By Anna Mortimore, Griffith Business School
The future viability of Holden’s local car manufacturing is in doubt.
This was supposedly addressed on 22 March 2012, when the Prime Minister announced the $275 million “co-investment” with the Australian Government, as well as the Victorian and the South Australian governments, in the future of GM Holden’s car making operations in Australia.
In return for this investment, GM Holden would continue making cars until at least 2022, which would “support thousands of jobs at Holden that would have been lost”, and “return around $4 billion to the Australian economy”.
Despite this agreement, Holden’s managing director, Mike Devereux announced on 8 April, 2013, that GMH will need to slash 500 jobs from it is manufacturing plant in South Australia and Victoria.
Mr Jay Wetherill, the South Australian Premier said on 8 April 2013, that Holden had breached its agreement with his Government, and that he would be assessing whether to claw back the $50 million given to Holden.This announcement comes just five months after Holden announced the last 170 job losses in Adelaideand two weeks after the revelation that the company had received $2.2 billion in subsidies over 12 years.
Mr Devereux refused to give any guarantees on “… how many cars will be sold in 2016 or 2022” or whether the Australian plants will close soon. Mrs Mirabella of the coalition party is calling for another review by the Productivity Commission.
However the Productivity Commission has reviewed this ongoing debate concerning the future of the car industry since 1990. In its review of the Automotive Industry in 1997, the Productivity Commission stated that the automotive industry would face important decisions about its future, which will be determined by the actions of the foreign parent companies, which will be driven by two contrasting views of the role of the Australian subsidiary:
The first view will see the subsidiary as an integral part of the parent’s global strategy with opportunities for Australia.
The second view would see the Australian subsidiary through the distorted prism of the level of assistance provided by the Australian community.
Unfortunately, the second view has prevailed. The whole “co-investment” agreement in providing Government assistance is to ensure that the industry remains in Australia and guarantees jobs.
But if sales of the motor vehicle being produced in Australia are falling, (Commodore sales in Australia decreased from 94,642 in 1998 to 30,532 in 2012then how can jobs be guaranteed?
Loss of jobs and production in Australia is not all attributable to high Australian currency, or because the chief executive of the Federal Chamber of Automotive Industries, (FCAI) Mr Weber believes “Australia needs to beat down non tariff barriers across South-East Asia for the domestic car manufacturing to remain viable.”He explains by criticising Thailand’s excise taxes on cars has a negative impact on exports of cars to the country, and provides the example that the Ford Territory is advertised in Thailand at a “retail price of $99,000, twice the Australian price.”
With such comments by the FCAI and the continuing production of large fuel inefficient and high carbon emitting passenger vehicles by GM Holden and Ford, defies the market transformation that is occurring in the global car manufacturing industry.
Fuel efficiency standards
Governments of the largest global car manufacturers introduced mandatory fuel efficiency standards to support the technological development of new fuel-efficient, low carbon emitting vehicles.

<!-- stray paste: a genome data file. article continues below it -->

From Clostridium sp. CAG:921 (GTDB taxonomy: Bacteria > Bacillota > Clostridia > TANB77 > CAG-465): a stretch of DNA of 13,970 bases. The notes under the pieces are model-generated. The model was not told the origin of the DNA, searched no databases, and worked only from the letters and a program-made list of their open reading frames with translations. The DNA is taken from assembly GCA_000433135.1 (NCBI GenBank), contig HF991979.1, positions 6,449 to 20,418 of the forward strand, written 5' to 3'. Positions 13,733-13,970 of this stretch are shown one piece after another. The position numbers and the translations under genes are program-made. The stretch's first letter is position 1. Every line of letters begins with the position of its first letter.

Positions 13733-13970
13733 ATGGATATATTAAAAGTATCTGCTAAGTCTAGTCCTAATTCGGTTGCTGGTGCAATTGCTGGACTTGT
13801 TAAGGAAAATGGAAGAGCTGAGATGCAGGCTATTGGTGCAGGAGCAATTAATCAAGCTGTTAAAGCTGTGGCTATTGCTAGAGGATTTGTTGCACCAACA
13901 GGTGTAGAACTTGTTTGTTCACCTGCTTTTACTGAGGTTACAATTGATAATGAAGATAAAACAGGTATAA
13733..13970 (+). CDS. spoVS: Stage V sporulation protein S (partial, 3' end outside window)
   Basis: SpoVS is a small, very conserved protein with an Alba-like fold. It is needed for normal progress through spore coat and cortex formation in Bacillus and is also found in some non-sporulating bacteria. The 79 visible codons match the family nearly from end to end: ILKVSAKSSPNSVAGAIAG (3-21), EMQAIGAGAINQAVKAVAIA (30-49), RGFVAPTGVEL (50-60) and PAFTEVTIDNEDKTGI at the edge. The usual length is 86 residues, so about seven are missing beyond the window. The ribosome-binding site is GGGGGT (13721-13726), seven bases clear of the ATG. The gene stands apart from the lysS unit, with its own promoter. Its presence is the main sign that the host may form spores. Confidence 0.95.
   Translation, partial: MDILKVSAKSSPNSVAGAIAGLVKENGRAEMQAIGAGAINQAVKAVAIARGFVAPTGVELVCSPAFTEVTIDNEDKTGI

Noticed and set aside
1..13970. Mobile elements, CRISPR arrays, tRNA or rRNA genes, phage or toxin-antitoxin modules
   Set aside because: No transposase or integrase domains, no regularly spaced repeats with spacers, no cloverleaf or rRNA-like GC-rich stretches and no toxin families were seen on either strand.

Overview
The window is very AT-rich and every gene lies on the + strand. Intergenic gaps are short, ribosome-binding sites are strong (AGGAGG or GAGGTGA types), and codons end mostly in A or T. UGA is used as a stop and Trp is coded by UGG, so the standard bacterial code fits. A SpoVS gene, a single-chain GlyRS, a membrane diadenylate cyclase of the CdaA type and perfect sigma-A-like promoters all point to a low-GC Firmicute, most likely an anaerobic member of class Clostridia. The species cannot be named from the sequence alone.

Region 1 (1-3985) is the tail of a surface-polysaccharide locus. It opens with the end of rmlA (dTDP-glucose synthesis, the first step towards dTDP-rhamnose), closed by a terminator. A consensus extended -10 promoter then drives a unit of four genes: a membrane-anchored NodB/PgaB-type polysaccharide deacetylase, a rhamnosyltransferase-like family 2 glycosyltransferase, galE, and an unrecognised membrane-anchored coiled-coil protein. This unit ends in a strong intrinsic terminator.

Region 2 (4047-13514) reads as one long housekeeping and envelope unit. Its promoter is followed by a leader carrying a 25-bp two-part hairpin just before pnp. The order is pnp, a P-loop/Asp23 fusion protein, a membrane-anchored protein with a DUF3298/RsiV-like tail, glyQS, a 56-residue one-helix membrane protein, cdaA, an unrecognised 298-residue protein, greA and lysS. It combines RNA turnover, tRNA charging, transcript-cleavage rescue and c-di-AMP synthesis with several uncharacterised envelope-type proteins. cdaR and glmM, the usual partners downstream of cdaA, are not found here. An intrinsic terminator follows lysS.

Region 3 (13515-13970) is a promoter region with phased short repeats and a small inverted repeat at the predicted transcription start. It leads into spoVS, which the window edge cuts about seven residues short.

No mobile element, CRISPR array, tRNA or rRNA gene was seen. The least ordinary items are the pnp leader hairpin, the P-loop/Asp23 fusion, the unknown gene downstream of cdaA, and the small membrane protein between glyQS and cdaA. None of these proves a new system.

For example, global car manufacturers are required to manufacture cars that will meet the following fuel efficiency or carbon emitting targets: EU – cars manufactured must emit emissions of 130g /km, equivalent to fuel efficiency of 5.6L/100kilometres by 2015; Japan’s target by 2015 is 125g of CO2/km (5.38L/100 km); China’s target by 2015 7L/100km (162gCO2/km).
Thailand, the country Mr Weber criticised, imposes higher excise taxes to discourage the locals from acquiring fuel inefficient, high emitting vehicles such as the Ford Territory. If Australia had imported a vehicle that had emissions of no more than 120g of CO2/km, then the Thailand’s excise taxes would have been cut from 30 per cent to 17 per cent.
Australia could follow the European Union example of applying mandatory CO2 emission standards to all cars manufactured and imported into the country.
For example, if the mandatory emission standards were set at 170g of CO2/km, Holden would have been required to spend the Government subsidies in the technological redesign of the Commodore to comply with the new mandatory CO2 emission standard. Holden would have developed a diesel or hybrid and or a fully electric Commodore.
Importers whose new vehicles failed to satisfy this CO2 mandatory emission standard, and would not have been allowed to sell their vehicles in Australia or the Australian Government, like Thailand would have imposed high vehicle taxes.
Holden would have been able to reclaim their market as large car buyers would have returned to the locally produced large passenger vehicles because most SUV’s would have failed to meet this standard.
Therefore the call for another review by Productivity Commission should examine whether any proposed restructure of the Motor Vehicle Industry can manufacture cars that can compete with global markets and satisfy international mandatory fuel efficiency and or carbon emission standards If so, Government policy measures should be introduced to support the car industry as is the case in countries like Thailand and in the European Union.
Ms Anna Mortimore is a lecturer in the Griffith Business School. Her research expertise includes Environmental Taxation Law, Impact of Taxation Law on Energy Efficiency and Greenhouse Effect.